From the great Bach’s hand, two masterpieces of church theater survive. Both tell the trial and crucifixion of Jesus, one from the gospel of Matthew, the other from the later gospel of John.
This St. John Passion, first performed in 1724, is a “mis-shapen, personal and messy” piece, as one of Boston’s great Bach conductors Craig Smith used to say, in exactly the way the story is mis-shapen, personal and messy. It’s the musical account of a sadistic murder of a young visionary—to the howling mockery of a mob of his fellow Jews. Jesus’s sin was presenting himself as the Son of God. For Christians (like Bach) the death of Jesus becomes the redeeming moment in all of time, God’s sacrifice of his son for the sins of mankind.
But in the telling over the ages and especially after the 20th century, that merciless mob, yelling “crucify him, crucify him” in Bach’s oratorio made St. John Passion unlistenable even for many Bach lovers. This week we’re trying to make sense of a Western masterwork that has not just killer rage at the core, but also group labels on it.
The cast of this universal story is nearly all Jewish: Jesus, Mary, the apostles, the gospel writers, the elders of the temple–all but the viceroy Pontius Pilate are Jews in a Jewish outpost of the Roman empire. But in the text Bach set to music, the crowd mocking Jesus, screaming for his death, is identified–not as “the crowd,” or “the people” but as “the Jews.” And there’s the rub for modern minds.
If the Bach Passion is at all disturbing, is at all problematic, it’s only because the Gospels [themselves] are hugely problematic. It’s because, over centuries, medieval and early modern interpretations of that Gospel text added weight to an anti-Jewish core that couldn’t have been imagined by John when he wrote it… That doesn’t mean that these texts are necessarily tainted forever. The question is, how do you take traditions and evolve them? How do we get our contemporary values in sync without throwing out these traditions that are beautiful?… Deanna Klepper.
Martin Pearlman, who has led the Boston Baroque ensemble for 40 years but never put the St. John Passion on his program until this year, was the instigator of this conversation. It is his performance with the Boston Baroque players and singers (from February 27 and 28 late this winter) that runs throughout our radio hour. Our conversation draws also on the mezzo-soprano Pamela Dellal, who’s sung the great St. John arias and translated its words into English. Robert Marshall at Brandeis, and Deanna Klepper at Boston University are our historians of Bach’s music and the political and religious context of 18th-century Germany.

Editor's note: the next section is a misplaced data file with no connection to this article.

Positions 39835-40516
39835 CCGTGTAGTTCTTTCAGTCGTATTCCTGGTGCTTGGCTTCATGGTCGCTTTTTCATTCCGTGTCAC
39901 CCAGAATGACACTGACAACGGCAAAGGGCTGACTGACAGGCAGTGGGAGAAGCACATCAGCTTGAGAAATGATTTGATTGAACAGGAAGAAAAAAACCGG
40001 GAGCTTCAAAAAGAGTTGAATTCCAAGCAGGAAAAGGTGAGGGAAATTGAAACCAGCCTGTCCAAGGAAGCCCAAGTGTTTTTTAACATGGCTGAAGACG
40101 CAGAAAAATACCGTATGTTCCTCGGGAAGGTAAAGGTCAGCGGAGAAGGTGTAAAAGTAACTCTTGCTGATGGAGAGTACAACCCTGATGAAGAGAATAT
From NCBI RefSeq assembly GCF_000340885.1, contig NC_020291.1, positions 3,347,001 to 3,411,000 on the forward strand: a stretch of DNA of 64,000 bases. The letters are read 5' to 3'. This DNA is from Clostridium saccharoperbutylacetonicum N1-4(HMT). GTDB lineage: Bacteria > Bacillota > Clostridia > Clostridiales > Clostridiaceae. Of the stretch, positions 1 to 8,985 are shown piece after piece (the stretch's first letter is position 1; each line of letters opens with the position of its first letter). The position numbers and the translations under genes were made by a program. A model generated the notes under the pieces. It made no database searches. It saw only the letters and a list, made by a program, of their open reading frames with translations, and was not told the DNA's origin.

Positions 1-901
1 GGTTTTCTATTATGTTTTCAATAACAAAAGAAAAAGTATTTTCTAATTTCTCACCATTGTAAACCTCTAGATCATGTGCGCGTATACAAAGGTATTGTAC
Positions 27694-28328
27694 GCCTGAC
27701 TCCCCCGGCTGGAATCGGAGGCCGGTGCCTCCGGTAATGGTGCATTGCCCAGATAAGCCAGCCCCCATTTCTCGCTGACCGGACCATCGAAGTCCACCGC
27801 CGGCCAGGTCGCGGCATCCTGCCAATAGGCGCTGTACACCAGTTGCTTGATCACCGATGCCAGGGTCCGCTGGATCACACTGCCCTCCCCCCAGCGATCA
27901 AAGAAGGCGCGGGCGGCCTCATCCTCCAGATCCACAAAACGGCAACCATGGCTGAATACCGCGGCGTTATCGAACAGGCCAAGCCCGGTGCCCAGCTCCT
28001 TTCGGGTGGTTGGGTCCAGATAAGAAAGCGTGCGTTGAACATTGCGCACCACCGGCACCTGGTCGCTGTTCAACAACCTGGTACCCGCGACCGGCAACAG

The ultimate villain of the piece is humanity in general… Everybody was playing a preordained role. [As a young man] I heard ‘the [Jews] shrieking’ and put it in the context of the Holocaust, the Nazis, Goebbels. The German language played a bad role, too. In those days you never heard the German language being spoken unless it sounded like it was being spoken by Nazis, if you go back to the 1960s… I like to think I’m more enlightened about it now. I think, in some sense, it’s something of an exoneration, because the Jews are part of the scenario, but the message being spoken… is a universal message, that we are all part of this crime, this deicide. Am I rationalizing too much? Bob Marshall.
We’re listening not just for the hard feeling in and around this music but for the heart-rending beauty that’s more memorable in the end. The St. John Passion is a monument to eternal sadness and excruciating suffering rendered in musical language what no other language could. What do you hear in the music? Please, leave us a note in the comments.
Explore this timeline to follow the St. John from Bach’s Good Fridays in Leipzig, through controversy and revision, and into the halls of Boston. Image: “The Taking of Christ,” Caravaggio, c. 1602.The Long Road to Jordan Hal